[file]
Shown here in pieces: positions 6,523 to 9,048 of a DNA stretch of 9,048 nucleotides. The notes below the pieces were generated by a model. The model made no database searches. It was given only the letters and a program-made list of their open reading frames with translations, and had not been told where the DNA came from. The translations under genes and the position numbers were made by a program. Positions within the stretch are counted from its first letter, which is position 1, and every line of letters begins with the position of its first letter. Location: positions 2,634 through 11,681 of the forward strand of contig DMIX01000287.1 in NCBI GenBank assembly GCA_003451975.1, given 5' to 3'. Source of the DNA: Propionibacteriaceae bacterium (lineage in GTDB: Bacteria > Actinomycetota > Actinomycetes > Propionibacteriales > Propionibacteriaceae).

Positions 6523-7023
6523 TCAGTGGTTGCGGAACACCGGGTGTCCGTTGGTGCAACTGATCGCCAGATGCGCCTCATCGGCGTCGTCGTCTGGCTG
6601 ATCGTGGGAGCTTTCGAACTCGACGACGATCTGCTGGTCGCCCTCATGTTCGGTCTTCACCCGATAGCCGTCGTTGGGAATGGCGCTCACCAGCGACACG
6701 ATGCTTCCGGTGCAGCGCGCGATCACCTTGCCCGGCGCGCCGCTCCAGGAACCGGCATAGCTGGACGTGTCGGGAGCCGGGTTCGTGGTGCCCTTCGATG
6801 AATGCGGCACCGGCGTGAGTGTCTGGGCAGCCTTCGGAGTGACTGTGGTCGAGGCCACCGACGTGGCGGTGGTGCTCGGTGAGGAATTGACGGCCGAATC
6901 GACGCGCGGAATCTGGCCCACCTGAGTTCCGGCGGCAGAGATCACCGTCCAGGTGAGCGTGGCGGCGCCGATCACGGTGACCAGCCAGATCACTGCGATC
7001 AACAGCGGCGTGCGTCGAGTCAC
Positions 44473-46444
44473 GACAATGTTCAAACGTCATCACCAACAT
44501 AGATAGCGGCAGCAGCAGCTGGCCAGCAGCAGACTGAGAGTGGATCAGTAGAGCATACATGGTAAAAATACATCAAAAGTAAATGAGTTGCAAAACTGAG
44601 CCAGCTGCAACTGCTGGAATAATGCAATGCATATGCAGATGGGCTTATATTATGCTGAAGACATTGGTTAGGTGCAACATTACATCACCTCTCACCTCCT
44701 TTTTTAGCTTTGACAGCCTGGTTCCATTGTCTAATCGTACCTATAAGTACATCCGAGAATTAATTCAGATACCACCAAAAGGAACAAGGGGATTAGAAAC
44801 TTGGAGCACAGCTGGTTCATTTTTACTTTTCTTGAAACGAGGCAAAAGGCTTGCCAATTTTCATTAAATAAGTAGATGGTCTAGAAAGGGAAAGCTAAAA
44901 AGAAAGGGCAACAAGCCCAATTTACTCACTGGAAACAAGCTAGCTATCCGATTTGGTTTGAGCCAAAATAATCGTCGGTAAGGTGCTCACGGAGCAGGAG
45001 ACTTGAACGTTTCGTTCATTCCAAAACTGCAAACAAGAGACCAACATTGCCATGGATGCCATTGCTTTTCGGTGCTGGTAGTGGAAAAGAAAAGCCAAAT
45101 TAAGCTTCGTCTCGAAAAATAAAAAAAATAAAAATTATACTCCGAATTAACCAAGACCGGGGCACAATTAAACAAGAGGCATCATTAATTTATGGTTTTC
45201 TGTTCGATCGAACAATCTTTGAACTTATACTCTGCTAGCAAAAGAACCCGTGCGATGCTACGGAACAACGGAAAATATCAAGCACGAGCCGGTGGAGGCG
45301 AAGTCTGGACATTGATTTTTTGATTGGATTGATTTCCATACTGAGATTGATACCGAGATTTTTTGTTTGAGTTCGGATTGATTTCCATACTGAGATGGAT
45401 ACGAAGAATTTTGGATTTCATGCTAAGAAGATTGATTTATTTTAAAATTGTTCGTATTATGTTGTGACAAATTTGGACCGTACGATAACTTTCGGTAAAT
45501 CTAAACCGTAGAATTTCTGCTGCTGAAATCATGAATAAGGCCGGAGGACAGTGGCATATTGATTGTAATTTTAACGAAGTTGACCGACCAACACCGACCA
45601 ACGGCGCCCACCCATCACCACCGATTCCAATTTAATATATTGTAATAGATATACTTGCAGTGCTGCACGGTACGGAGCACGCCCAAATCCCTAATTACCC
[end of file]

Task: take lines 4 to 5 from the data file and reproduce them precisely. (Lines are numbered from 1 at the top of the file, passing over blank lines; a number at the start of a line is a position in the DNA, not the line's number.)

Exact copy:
6601 ATCGTGGGAGCTTTCGAACTCGACGACGATCTGCTGGTCGCCCTCATGTTCGGTCTTCACCCGATAGCCGTCGTTGGGAATGGCGCTCACCAGCGACACG
6701 ATGCTTCCGGTGCAGCGCGCGATCACCTTGCCCGGCGCGCCGCTCCAGGAACCGGCATAGCTGGACGTGTCGGGAGCCGGGTTCGTGGTGCCCTTCGATG